Abstract 13780: Improved Outcomes in Medically-managed Patients With Acute Myocardial Infarction. Data From the 15-year FAST-MI programme
Background: invasive strategy is considered the main determinant of improved clinical outcomes in patients with acute myocardial infarction (AMI). Whether outcomes have also improved in medically-managed AMI patients remains an open question.
Patients and methods: We used data from 4 one-month nationwide French surveys from 1995 to 2010 (FAST-MI programme) to analyse survival in AMI patients without myocardial revascularization by PCI or CABG.
Results: 10,610 patients were included, with 4,295 (40%) managed medically. The % of medically-managed decreased from 82% (1995) to 39% (2000), 33% (2005) and 20% (2010). Among those, % of elderly (≥ 75 years) rose from 36% to 50%, and % of women from 31% to 41% (P<0.001). Diabetes increased from 18% to 28%, obesity from 14% to 21%, hypertension from 47% to 63% and hypercholesterolemia from 35% to 45%, while current smoking decreased from 28% to 18% (all P <0.001). History of prior MI rose from 19% to 27% but history of heart failure was unchanged (11% to 10%, P=0.34). Use of new anticoagulants (low molecular weight heparin, fondaparinux or bivalirudin) instead of unfractionated heparin alone increased from nil to 64% and appropriate early medications (i.e. statins and antiplatelet agents for all, beta-blockers and ACE-i/ARBs when indicated) from 6% to 45% (P<0.001). Crude 30-day mortality decreased from 14.0% to 9.1% (P<0.01), and crude 1-year death remained unchanged from 20.5% to 20.9%. After multivariate adjustment on baseline characteristics, both 30-day (OR = 0.49; 95%CI: 0.33-0.73) and 1-year mortality (HR = 0.74; 0.57-0.96) were significantly lower in 2010 vs 1995. When new anticoagulants and appropriate medical therapy were added to the multivariate model, however, 30-day (OR=0.86; 0.56-1.33) and one-year mortality (HR=1.14; 0.86-1.51) no longer differed for 2010 compared with 1995, while new anticoagulants (OR 0.48; 0.35-0.65, HR 0.61; 0.51-0.74) and appropriate medical therapy (OR 0.43; 0.30-0.64, HR 0.52; 0.41-0.66) were strongly related to outcomes.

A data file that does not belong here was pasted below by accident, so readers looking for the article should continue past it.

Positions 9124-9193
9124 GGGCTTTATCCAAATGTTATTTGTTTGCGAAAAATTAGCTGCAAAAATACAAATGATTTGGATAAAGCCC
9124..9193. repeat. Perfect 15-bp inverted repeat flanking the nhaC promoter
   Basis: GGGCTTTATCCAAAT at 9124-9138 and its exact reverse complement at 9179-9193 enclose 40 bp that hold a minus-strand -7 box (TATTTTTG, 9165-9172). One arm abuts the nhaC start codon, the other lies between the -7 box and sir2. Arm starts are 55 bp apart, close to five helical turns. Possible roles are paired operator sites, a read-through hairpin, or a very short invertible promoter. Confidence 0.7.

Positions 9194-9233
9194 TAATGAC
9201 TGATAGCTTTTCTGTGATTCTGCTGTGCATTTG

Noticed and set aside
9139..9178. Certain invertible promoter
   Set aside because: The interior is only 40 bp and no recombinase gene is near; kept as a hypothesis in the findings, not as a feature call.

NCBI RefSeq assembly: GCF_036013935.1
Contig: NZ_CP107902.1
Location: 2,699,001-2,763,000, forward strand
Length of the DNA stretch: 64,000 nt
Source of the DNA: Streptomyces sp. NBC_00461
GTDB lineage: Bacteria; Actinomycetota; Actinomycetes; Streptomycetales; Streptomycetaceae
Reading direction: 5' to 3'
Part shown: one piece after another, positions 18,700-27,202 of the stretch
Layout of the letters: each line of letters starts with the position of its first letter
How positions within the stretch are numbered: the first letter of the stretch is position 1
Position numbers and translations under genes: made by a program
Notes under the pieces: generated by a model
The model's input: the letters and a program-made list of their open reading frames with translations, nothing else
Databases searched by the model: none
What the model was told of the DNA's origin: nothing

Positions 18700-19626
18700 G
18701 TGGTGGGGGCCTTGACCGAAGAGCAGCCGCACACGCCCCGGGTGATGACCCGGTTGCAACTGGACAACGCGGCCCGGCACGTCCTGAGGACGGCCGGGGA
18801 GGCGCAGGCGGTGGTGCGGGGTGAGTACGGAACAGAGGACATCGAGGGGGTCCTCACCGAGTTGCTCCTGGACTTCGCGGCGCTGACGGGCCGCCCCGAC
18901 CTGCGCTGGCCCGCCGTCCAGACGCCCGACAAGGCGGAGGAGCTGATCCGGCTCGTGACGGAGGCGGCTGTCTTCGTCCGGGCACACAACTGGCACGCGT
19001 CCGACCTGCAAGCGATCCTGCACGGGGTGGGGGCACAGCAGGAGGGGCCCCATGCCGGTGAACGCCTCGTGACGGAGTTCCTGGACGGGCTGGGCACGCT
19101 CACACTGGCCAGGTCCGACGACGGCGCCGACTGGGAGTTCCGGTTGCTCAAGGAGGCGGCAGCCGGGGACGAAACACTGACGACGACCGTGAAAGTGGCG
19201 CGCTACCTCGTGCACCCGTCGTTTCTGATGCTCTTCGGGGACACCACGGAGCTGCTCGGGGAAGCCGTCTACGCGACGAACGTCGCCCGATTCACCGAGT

Conclusion: 30-day and one-year outcomes of AMI patients managed medically have improved in the last 15 years. Most of this improvement can be attributed to early use of recommended medical therapy and new anticoagulants instead of unfractionated heparin.
- © 2013 by American Heart Association, Inc.